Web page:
When you’re considering relocating for a semester or two abroad, there’s a lot more to think about than just finding student accommodation in Dublin. While this is an exciting time, it can also feel a bit overwhelming. This is exactly why we have prepared this guide, packed full of the information that you will need as an incoming international student.
Since you’ll be doing more than studying, you’ll also find information on some of the best attractions, including museums, castles and art galleries. Plus, getting around in Dublin is simple, especially when you know the ins and outs of the public transportation system. Read on to get to know more about your new home, and you’ll be feeling like a local in no time!
The largest city in Ireland is Dublin, and it is also the capital of the Republic of Ireland. The entire Dublin Region includes what is known as the City of Dublin, along with the area once known as County Dublin. In its entirety, it’s about 922 sq km and home to over a million residents.
The primary language in Dublin is English. However, you’ll find that both street signs and any official buildings will be in both English and Gaelic, which is the indigenous language of the Irish people. Yet in the city center, don’t expect to hear Gaelic spoken on the streets, especially by any young people.
The temperatures in Ireland are fairly moderate. In Dublin, you can expect it to average around 16°C (60°F) in July, which is the hottest month. Things can also really cool down in January to about 5°C (41°F). The month with the most rainfall is August, averaging around 80mm.
January 1 - Monday - New Year’s Day
March 17 - Monday - St. Patrick’s Day
March 30 - Friday - Good Friday
April 1 - Sunday - Easter
April 2- Monday - Easter Monday
May 1 - Tuesday - May Day
May 7 - Monday - May Bank Holiday
June 4 - Monday - June Bank Holiday
August 6 - Monday - August Bank Holiday
October 29 - Monday - October Bank Holiday
December 25 - Tuesday - Christmas Day
December 26 - Wednesday - St. Stephens Day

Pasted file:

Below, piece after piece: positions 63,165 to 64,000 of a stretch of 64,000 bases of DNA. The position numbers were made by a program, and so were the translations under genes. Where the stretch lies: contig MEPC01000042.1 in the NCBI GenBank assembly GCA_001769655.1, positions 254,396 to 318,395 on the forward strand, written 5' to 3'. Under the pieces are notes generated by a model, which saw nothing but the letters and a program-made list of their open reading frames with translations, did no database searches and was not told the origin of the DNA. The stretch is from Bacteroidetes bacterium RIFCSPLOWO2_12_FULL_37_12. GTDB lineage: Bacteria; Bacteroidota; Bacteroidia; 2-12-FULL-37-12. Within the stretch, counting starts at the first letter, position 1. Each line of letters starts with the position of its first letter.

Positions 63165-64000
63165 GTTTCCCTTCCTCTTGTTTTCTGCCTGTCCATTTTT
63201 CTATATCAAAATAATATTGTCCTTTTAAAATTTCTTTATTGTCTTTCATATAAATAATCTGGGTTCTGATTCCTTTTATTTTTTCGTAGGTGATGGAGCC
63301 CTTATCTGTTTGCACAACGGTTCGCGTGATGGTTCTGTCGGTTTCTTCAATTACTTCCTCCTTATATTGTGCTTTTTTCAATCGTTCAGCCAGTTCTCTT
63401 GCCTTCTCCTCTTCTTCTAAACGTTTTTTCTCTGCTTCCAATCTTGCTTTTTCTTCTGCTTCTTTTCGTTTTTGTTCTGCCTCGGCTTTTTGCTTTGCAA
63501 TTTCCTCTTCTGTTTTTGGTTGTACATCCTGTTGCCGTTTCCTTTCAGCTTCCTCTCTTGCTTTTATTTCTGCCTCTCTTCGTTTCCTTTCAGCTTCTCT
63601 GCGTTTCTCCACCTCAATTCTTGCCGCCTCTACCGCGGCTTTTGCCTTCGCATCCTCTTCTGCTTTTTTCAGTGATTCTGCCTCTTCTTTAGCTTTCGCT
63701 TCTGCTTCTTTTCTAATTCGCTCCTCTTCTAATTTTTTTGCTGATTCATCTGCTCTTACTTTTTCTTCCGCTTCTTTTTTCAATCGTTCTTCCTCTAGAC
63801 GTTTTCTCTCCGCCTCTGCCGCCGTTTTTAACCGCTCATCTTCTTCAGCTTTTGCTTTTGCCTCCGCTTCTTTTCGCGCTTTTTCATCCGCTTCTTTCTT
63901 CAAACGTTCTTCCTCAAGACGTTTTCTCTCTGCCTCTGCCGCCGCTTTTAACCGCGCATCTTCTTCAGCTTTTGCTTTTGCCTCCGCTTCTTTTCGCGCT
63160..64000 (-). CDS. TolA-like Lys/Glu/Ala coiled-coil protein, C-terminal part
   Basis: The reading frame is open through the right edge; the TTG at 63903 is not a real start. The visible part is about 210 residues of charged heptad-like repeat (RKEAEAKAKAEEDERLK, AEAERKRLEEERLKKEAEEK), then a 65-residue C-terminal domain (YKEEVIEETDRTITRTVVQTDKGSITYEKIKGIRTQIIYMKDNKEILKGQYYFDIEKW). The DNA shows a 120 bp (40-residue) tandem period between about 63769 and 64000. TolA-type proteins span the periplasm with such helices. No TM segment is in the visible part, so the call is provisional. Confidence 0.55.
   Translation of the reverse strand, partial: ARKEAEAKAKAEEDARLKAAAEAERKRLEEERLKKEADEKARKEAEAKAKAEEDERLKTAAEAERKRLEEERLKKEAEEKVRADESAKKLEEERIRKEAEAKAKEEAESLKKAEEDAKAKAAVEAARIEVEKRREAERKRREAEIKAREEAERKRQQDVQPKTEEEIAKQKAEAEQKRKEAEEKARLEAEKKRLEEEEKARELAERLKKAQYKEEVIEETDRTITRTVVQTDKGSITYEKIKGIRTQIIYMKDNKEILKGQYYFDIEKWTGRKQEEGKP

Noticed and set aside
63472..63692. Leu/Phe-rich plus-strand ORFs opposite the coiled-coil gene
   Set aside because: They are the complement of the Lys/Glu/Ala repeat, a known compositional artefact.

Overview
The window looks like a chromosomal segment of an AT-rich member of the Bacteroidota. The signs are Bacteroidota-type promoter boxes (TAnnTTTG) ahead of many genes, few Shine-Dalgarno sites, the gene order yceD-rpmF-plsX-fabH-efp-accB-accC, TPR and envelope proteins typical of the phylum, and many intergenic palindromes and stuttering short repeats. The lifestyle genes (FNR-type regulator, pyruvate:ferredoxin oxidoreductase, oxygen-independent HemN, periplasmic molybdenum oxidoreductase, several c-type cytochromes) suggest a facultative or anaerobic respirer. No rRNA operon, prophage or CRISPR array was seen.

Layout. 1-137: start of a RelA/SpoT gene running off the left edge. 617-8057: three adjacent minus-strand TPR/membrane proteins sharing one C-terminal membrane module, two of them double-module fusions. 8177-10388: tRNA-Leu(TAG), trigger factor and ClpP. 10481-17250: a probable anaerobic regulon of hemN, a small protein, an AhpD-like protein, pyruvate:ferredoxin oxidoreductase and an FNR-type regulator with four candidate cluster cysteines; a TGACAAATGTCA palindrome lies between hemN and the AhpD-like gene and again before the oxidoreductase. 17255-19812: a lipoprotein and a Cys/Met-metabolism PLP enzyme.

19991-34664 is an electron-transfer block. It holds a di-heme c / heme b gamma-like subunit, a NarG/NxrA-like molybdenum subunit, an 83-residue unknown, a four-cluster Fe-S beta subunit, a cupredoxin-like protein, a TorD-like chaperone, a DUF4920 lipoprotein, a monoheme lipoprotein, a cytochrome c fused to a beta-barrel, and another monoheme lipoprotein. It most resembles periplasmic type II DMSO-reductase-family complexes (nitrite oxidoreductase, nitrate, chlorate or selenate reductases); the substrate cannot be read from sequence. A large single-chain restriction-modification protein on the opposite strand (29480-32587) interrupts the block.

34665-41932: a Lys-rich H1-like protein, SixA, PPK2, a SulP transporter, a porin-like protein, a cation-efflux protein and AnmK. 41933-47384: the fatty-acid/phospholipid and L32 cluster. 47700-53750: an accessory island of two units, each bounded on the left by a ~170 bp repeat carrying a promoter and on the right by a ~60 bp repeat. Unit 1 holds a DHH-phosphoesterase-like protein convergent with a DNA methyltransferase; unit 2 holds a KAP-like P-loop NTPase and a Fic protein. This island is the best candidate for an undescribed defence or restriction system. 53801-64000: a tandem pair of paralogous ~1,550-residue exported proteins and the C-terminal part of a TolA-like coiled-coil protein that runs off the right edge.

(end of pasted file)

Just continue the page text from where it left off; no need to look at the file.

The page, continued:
December 27 - Thursday - December Bank Holiday
December 31 - Monday - New Year’s Eve
Two of the most popular of these holidays are St. Patrick’s Day and Good Friday.
St Patrick's Day - This exciting day is all about Irish heritage and culture, remembering St. Patrick, who is one of Ireland’s patron saints. Of course, St. Patrick’s Day parties are legendary across the globe, so just imagine the celebration that Dublin throws. There are also several different parades, so be sure to check the public transportation schedule if you need to get from one side of the city to another in a hurry and want to avoid the parade routes.
Good Friday - This is not an official public holiday in Ireland, but you’ll find that schools and pubs are all closed. Plus, you are not allowed to purchase any alcohol on this day, but if you’re staying at a hotel, you may have drinks at the bar. Some small shops may also be closed, so be sure to plan accordingly.
1. Dublin boasts over 1,000 pubs.
Dublin, of course, is known all over the world for its vibrant nightlife scene and its wide variety of traditional pubs. Therefore, you probably won’t be shocked to learn that it’s home to over 1,000 pubs. Plus, Dublin also plays home to one of the oldest pubs, dating all the way back to 1168, called The Brazen Head, which is near the Guinness Brewery.
2. The Guinness Brewery is most definitely here to stay.
Guinness is one of the most well-known city icons, along with being one of Dublin’s oldest businesses and its national brew. Additionally, the Storehouse is also becoming a major tourist attraction. Guinness is such a sure bet that its original lease was set for a 9,000-year term.
3. Phoenix Park is the largest in Europe.
Dublin is also popular for its beautiful green spaces, boasting over 2,000 hectares of parks, along with cycling and walking paths. Phoenix Hill is actually Europe’s largest park, also containing the Dublin Zoo. With over 707 hectares, after New York’s Central Park, it’s also the largest urban park in the world.
4. You are surrounded by art.
Dublin is just packed to the brim with art, whether it be in museums, galleries or displayed outdoors. Some of the most popular include the Irish Museum of Modern Art, the National Gallery and the outdoor installations at the Dockyards. The city’s street art is also diverse, creative and bold. There’s even graffiti inspired by James Joyce. Be sure to see Bloom’s Hotel in Temple Bar or Windmill Lane Studios in Camden Street for some more wonderful examples.
5. This is a "sports town."
When you think of Dublin, you might envision lively rugby or soccer games. However, "Gaelic football" has become widely popular in the city. It’s a fun-filled blend of soccer and rugby, which some say is the best of both worlds.